Facebook is similar: people connecting because they can, not because they ought to. “I knew you in 5th grade, let’s connect.” Why? We didn’t even like each other. Et cetera.

    So I blame a lack of awareness on what networking is, how it works, and what it is about networks that can potentially help you solve problems. And the solution to that is probably just TIME – it will be a while before most people have a lot of experience with actually using a network to get something done. Even if the separate brands (LinkedIn, Facebook) are gone by then, the connections will still exist, and the ones that have value will persist, in nurtured. Just like in face to face relationships.

  3. I actually wrote this post for other folks I know, who aren’t as well connected as we are. That’s sorta the thing. I think those folks could get online and do what a lot of us do. But still, I know lots of people in my personal life who don’t use the web as we do (maybe just for email or for web surfing) and as a result, they’re failed by the web services that exist that purport to “connect” people to each other in meaningful ways.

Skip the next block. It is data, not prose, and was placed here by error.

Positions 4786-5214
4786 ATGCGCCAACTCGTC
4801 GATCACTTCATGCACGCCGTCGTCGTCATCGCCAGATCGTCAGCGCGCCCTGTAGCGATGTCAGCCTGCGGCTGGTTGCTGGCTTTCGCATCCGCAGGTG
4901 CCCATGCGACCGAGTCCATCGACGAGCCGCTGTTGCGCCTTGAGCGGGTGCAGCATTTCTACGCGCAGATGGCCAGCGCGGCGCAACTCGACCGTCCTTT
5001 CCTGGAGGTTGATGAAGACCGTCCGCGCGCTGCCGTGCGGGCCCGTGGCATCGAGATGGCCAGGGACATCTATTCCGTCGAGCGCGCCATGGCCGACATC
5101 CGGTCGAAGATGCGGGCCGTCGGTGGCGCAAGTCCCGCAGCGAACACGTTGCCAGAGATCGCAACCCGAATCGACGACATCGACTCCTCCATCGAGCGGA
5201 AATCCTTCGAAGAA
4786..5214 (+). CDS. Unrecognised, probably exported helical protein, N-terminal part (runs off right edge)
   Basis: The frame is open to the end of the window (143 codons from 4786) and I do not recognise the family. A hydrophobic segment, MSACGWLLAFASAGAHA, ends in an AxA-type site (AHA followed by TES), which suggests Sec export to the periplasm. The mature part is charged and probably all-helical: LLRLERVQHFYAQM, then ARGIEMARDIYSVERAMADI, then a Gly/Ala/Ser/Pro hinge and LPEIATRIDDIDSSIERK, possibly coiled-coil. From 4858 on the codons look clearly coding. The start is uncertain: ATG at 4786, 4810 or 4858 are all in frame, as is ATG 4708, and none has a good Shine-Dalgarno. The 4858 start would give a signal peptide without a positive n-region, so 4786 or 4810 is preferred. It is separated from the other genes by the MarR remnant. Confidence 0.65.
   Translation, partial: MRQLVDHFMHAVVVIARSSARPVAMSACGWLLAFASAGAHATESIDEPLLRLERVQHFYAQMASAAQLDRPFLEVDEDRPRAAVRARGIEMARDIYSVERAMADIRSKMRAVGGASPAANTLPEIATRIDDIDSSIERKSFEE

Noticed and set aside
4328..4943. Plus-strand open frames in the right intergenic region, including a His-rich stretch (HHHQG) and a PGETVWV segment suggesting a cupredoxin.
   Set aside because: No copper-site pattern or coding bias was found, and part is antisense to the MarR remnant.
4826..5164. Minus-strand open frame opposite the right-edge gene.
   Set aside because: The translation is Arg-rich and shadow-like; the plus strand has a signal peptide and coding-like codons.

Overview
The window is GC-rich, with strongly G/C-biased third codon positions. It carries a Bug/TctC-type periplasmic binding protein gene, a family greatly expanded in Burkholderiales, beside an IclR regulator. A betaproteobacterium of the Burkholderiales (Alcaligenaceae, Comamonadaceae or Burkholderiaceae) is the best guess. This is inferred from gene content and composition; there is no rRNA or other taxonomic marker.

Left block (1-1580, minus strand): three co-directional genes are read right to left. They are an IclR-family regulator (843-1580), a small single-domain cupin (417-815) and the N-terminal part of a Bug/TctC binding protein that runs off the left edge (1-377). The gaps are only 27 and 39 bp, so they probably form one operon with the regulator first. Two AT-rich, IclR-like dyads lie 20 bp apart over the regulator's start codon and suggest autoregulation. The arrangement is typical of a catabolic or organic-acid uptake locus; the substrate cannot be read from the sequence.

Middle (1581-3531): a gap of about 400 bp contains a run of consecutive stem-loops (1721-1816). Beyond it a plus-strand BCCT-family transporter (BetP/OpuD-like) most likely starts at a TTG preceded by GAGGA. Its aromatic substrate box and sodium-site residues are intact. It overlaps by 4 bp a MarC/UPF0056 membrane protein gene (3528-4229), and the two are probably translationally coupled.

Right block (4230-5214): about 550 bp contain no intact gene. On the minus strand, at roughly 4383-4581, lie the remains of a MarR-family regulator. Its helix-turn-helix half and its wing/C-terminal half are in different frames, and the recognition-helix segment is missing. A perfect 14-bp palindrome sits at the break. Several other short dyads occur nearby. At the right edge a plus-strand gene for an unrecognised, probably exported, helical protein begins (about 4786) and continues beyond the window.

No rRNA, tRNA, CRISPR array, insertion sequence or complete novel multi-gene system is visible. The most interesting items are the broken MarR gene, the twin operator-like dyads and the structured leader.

I met my first friends online back on AOL in the 90s and still connect with people online these days too, but trying to bridge that gap for others..well, I think it could be done better.

    Thanks for commenting. :)

  4. Ron
    I so disagree! Over the last three years, almost all the interesting and influential people I’ve met – in both my personal and professional life – I’ve met online through blogs, Twitter and other social media.

    If you go into it thinking you’ll learn (rather than teach), if you join in conversations, if you engage those who reach out to you, you can develop relationships in the social media space that are real and lasting (and I can almost guarantee you they won’t try to sell you anything).

    At least that has been my experience. Don’t write off the social media!

    kathleen